And so the next president of the United States needs to be someone like me who will stand firmly on the side of Israel. I'm not -- I'm not going to sit here and say, "Oh, I'm not on either side." I will be on a side. I will be on Israel's side every single day because they are the only pro-American, free enterprise democracy in the entire Middle East.
BLITZER: Mr. Trump?
TRUMP: I'm a negotiator. I've done very well over the years through negotiation. It's very important that we do that. In all fairness, Marco is not a negotiator. I watched him melt down and I'll tell you, it was one of the saddest things I've ever seen. He's not going down -- excuse me...
RUBIO: He thinks a Palestinian is a real estate deal.
TRUMP: ... wait a minute, and these people may even be tougher than Chris Christie. OK?
RUBIO: The Palestinians are not a real estate deal, Donald.
TRUMP: OK, no, no, no -- a deal is a deal. Let me tell you that. I learned a long time ago.
RUBIO: A deal is not a deal when you're dealing with terrorists. Have you ever negotiated with terrorists?
TRUMP: You are not a negotiator. You are not a negotiator.
TRUMP: And, with your thinking, you will never bring peace. You will never bring peace...
RUBIO: ... Donald, might be able to (inaudible) Palestinians and Arabs, but
TRUMP: ... Excuse me, I want to be able to bring peace...
BLITZER: ... Senator.
TRUMP: He will never be able to do it. I think I may be able to do it, although I will say this. Probably the toughest deal of any kind is that particular deal.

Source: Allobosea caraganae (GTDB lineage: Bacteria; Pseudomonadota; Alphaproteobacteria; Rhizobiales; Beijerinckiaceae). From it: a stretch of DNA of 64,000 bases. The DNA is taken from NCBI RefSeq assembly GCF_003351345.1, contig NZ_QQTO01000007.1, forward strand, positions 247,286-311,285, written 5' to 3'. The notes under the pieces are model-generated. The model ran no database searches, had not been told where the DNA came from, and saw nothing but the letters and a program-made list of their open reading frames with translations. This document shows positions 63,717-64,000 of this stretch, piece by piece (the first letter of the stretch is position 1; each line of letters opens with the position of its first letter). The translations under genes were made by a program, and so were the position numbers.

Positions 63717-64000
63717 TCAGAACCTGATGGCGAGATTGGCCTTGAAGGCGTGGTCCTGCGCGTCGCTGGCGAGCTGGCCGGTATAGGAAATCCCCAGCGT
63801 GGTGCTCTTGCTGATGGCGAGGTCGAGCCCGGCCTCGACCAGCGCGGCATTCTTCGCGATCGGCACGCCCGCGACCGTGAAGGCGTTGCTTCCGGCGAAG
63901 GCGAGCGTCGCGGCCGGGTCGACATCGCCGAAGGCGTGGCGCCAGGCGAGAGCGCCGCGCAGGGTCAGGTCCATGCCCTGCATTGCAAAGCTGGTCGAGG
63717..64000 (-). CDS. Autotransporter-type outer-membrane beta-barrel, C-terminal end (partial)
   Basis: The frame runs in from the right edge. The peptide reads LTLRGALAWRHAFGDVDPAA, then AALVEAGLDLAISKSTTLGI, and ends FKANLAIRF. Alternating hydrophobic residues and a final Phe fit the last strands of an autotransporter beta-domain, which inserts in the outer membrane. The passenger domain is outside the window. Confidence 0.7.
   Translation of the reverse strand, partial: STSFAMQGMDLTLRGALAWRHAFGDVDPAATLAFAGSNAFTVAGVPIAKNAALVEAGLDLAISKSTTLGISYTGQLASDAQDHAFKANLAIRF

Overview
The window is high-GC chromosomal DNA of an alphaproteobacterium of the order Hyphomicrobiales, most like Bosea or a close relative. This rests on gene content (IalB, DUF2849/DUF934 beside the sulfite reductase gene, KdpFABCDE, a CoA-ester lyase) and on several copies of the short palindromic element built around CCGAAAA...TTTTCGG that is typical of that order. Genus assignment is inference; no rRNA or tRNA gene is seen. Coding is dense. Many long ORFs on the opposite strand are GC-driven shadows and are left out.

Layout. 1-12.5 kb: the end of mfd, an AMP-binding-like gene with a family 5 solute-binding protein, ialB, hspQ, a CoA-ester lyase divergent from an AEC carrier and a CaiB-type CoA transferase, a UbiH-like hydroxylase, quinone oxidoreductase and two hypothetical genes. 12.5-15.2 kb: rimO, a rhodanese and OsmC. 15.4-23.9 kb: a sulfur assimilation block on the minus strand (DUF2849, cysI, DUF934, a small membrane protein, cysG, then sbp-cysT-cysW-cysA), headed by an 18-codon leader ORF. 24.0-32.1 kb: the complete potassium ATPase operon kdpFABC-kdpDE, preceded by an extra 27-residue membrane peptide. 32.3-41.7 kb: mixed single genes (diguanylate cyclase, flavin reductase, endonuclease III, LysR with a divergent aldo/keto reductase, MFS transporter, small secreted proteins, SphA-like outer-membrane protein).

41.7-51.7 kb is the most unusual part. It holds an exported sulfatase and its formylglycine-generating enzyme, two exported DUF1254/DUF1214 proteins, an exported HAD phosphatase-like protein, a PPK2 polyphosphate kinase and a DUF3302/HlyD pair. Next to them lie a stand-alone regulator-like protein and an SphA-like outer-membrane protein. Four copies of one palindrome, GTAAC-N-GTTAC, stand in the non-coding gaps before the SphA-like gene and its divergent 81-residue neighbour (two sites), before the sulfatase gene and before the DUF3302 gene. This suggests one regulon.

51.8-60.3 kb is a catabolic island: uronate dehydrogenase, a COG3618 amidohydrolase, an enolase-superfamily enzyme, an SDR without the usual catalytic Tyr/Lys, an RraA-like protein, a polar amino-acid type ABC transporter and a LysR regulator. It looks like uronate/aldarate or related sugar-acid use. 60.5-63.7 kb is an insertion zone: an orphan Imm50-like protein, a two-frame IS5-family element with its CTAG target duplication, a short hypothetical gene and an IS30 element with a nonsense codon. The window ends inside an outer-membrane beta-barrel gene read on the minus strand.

CRUZ: And I'll give one more example on Israel. When the Obama administration canceled civilian air flights into the national of Israel, when Hamas was raining rockets down on them, I publicly asked, is this an economic boycott against Israel?
The next day Michael Bloomberg, another New York billionaire, got on a plane, a commercial flight, and flew to Israel from London. Together the heat and light that was put on the State Department was so great that within 36 hours they lifted the ban on air flights into Israel.
During that entire battle, and indeed during every battle on Israel the natural question is, where was Donald? If this is something he cares about, why has he supported anti-Israel politicians from Jimmy Carter to Hillary Clinton to John Kerry for four decades?
If you care about Israel, you don't write checks to politicians who are undermining Israel. Instead you stand and support the national security of America and the alliance with Israel.
TRUMP: Well, look, my response is very simple. There is nobody on this stage that has done more for Israel than I have. Nobody. You might say, you might talk, you're politicians, all talk, no action.
CARSON: And as far as Israel is concerned, you know, when I was there several months ago, I talked to a lot of people. I couldn't find a single one who didn't think that we had turned our backs on Israel. You know, they are a strategic partner for us but also recognize that we have a Judeo Christian foundation, and the last thing we need to do is to reject Israel. It doesn't mean that we can't be fair to other people. We can always be fair to other people, but, you know, it's like when you have a child, you know, you want to be fair to all the children around but you have a special attention for your own child.
BLITZER: Let's move on to talk about North Korea. You raised it, Governor Kasich. The threat posed by North Korea to the United States and its sallies, the commander of American forces in South Korea said that North Korean leader Kim Jong Un would use a weapon of mass destruction if he thought his regime was being threatened. You have said the United States should start examining a strategy of regime change in North Korea.
Let's be clear. Are you talking about getting rid of Kim Jong Un?
But, look, here's what I think we ought to do -- like, immediately. And, we've been kicking the can down the road on this for, I don't know, 15 years. We should be intercepting the ships that are leaving North Korea so they're not selling this material, or this technology, or giving it to someone else.